Now, flash forward back to the recent snap election that kept Shinzo Abe in power. In the Spring, his approval rating was at an all-time low of 30% (close to what Trump’s is at currently), mostly due to scandals that he was accused of involvement in. These were your typical big government scandals of favoring friends and donors for approval of projects. When I asked Professor Akito-san from the University of Tokyo about how he felt about the Prime Minister in March, he was very clear that he did not like him and that he felt he was too aligned with the way Trump had been governing, centering around populist views and nationalistic rhetoric. He felt that Shinzo Abe, known for the yet to be successful “Abeconomics,” was not the best and well-suited person to handle the ongoing crisis with the imminent nuclearizing of North Korea. And he also simply felt that he was too friendly with a man across the ocean whose rhetoric he does not appreciate… Donald Trump.
So, we have two conservative leaders who support the use of massive force to demilitarize North Korea. One of those leaders just gained a whole lot more power by winning a snap election that he called and by showing his political party that he still has the power he needs to continue pushing the Liberal Democratic Party’s agenda (it is actually a conservative and right-leaning party, despite the name). That same leader just proved that there is more support for the nuclearizing of Japan than originally thought. And that same leader also is pushing an anti-terror and national security agenda that could make another nuclear power in the World, while we fight North Korea and Iran for doing the same thing. On the other side of the ocean, the other leader continues to spout off non-sense on Twitter, belittle former veterans and widowed wives of active military personnel, and continue to put our country’s national security at risk through 140 characters or less.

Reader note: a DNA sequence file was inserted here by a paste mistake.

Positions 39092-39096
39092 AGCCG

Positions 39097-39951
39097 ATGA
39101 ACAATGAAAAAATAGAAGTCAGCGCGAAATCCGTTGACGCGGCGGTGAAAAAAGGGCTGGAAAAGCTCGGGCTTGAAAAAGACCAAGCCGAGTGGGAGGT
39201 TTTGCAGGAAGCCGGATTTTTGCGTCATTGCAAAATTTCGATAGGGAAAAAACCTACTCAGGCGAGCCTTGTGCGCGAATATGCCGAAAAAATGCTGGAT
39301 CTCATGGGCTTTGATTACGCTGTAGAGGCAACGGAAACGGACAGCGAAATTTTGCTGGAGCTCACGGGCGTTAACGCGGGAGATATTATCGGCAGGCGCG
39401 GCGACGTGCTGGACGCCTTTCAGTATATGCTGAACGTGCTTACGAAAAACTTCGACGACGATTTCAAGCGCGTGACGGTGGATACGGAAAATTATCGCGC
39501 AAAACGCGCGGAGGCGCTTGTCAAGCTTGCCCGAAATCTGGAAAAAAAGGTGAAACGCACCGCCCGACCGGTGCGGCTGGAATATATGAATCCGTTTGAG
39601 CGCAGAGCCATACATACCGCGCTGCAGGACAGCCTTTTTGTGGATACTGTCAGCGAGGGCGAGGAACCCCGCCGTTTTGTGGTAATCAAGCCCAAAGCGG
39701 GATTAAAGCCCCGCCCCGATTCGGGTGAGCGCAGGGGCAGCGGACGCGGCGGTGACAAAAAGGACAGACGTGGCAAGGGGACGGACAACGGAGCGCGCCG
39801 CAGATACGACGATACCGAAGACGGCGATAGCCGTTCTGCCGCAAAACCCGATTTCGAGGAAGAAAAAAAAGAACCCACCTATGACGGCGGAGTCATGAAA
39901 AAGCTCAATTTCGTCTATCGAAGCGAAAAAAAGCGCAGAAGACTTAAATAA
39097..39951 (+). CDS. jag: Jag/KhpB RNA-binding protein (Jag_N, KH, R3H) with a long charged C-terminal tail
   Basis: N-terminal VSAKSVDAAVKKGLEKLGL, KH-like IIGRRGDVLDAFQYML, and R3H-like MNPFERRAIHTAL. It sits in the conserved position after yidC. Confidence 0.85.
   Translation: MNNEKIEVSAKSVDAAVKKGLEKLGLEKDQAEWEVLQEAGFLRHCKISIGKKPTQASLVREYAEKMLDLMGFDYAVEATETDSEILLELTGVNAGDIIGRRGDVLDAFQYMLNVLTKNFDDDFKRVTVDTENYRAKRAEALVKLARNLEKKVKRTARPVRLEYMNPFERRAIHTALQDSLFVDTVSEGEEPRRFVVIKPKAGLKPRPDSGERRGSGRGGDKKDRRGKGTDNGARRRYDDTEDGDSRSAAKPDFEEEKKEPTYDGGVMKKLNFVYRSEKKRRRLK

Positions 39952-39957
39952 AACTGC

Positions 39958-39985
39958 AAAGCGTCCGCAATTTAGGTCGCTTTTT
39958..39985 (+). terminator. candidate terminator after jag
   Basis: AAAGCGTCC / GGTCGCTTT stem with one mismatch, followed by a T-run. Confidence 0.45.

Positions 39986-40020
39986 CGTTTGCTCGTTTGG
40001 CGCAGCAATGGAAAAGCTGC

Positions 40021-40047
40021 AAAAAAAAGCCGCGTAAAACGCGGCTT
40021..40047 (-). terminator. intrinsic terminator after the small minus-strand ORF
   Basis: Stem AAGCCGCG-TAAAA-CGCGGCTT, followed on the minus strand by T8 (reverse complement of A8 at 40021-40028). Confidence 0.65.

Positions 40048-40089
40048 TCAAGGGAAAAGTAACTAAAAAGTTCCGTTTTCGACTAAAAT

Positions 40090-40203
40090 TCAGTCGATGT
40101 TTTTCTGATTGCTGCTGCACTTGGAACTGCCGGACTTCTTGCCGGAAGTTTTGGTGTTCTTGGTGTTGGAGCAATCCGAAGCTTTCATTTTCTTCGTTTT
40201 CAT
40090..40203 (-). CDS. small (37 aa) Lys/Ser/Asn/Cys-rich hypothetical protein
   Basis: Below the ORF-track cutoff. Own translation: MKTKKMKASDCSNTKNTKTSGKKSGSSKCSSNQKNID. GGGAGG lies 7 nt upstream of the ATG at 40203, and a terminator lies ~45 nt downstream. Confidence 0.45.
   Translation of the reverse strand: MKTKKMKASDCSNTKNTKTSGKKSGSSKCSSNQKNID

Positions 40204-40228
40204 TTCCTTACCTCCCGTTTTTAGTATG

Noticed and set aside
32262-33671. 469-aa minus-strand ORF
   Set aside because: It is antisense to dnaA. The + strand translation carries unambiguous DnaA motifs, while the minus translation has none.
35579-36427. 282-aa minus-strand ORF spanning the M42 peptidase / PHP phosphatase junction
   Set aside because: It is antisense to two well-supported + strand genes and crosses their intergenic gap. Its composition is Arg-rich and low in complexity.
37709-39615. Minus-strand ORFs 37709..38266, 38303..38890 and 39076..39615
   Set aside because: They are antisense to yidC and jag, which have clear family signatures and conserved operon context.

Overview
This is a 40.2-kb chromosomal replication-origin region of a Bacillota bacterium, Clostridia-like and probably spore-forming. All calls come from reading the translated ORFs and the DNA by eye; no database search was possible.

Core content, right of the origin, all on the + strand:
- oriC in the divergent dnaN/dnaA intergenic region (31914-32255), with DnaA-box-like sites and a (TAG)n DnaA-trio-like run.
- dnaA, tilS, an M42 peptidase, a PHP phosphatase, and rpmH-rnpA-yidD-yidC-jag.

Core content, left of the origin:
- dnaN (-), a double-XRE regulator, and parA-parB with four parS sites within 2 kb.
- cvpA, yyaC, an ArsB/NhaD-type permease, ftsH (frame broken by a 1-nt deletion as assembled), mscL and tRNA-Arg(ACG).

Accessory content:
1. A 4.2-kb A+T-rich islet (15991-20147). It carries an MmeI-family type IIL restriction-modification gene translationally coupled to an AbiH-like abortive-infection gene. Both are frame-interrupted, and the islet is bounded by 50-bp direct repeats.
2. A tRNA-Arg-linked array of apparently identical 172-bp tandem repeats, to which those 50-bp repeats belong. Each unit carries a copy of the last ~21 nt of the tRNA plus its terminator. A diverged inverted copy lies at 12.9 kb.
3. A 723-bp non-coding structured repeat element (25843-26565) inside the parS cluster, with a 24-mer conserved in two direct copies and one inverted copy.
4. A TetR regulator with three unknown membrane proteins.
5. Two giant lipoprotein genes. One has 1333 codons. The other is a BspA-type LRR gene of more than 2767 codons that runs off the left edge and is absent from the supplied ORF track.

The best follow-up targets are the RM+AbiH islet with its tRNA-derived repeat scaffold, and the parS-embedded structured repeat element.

We recently heard German Chancellor Angela Merkel suggest that Germany and others can no longer depend on the United States by saying, “We Europeans must really take our destiny into our own hands. The times in which we can fully count on others are somewhat over, as I have experienced in the past few days.” Those past few days had been spent alongside of Donald Trump. The changing views in Japan and South Korea toward self-militarization show that they too seem to no longer trust that they can count on the United States, even with it written within the articles of treaties.
Daniel Kahneman, awarded the Nobel Prize in Economics in 2002 for his work in Prospect Theory which he later wrote in his book “Thinking, Fast and Slow” describes the theories of bias around risky decision-making. He discusses that when there is a risk of loss, it generally creates an unconscious cognitive bias that leads us to snap decision-making. He describes how making decisions in situations of uncertainty always has a bias involved and that often with the risk of loss comes poor decision-making. It is clear that we all risk losing something in this fight, and that the lack of confidence in the United States, caused directly by Donald Trump, could cause others to make snap decisions based from uncertainty, fear, and bias. We need better policy to deal with North Korea, and we need to more often consider the politics of other Nation’s when it comes to our own election choices and national policies. The World’s superpowers continue to become more and more nationalistic and those policies have thus far led to further destabilization in our World. We must reassess our opinions as the circumstances change and not allow our biases and fears overtake rational decision-making.